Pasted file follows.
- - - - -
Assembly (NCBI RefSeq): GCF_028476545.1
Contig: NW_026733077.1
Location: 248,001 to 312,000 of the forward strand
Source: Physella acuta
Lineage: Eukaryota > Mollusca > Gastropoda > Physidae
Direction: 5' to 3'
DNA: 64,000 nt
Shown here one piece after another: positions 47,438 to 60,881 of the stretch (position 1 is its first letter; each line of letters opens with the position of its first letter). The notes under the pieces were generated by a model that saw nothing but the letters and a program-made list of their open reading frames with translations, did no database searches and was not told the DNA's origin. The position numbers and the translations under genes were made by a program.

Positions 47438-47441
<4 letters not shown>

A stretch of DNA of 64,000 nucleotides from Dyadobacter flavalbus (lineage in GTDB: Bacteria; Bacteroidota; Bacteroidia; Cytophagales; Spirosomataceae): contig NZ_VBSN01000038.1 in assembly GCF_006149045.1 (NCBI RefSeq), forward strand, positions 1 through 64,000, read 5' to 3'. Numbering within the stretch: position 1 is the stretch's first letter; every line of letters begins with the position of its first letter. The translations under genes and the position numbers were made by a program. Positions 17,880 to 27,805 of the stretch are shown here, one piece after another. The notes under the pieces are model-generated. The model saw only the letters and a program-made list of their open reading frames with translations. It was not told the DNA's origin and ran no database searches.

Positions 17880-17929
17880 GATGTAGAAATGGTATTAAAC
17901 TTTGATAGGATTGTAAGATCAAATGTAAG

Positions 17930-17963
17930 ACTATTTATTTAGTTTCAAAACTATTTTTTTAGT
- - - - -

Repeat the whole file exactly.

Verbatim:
Assembly (NCBI RefSeq): GCF_028476545.1
Contig: NW_026733077.1
Location: 248,001 to 312,000 of the forward strand
Source: Physella acuta
Lineage: Eukaryota > Mollusca > Gastropoda > Physidae
Direction: 5' to 3'
DNA: 64,000 nt
Shown here one piece after another: positions 47,438 to 60,881 of the stretch (position 1 is its first letter; each line of letters opens with the position of its first letter). The notes under the pieces were generated by a model that saw nothing but the letters and a program-made list of their open reading frames with translations, did no database searches and was not told the DNA's origin. The position numbers and the translations under genes were made by a program.

Positions 47438-47441
<4 letters not shown>

A stretch of DNA of 64,000 nucleotides from Dyadobacter flavalbus (lineage in GTDB: Bacteria; Bacteroidota; Bacteroidia; Cytophagales; Spirosomataceae): contig NZ_VBSN01000038.1 in assembly GCF_006149045.1 (NCBI RefSeq), forward strand, positions 1 through 64,000, read 5' to 3'. Numbering within the stretch: position 1 is the stretch's first letter; every line of letters begins with the position of its first letter. The translations under genes and the position numbers were made by a program. Positions 17,880 to 27,805 of the stretch are shown here, one piece after another. The notes under the pieces are model-generated. The model saw only the letters and a program-made list of their open reading frames with translations. It was not told the DNA's origin and ran no database searches.

Positions 17880-17929
17880 GATGTAGAAATGGTATTAAAC
17901 TTTGATAGGATTGTAAGATCAAATGTAAG

Positions 17930-17963
17930 ACTATTTATTTAGTTTCAAAACTATTTTTTTAGT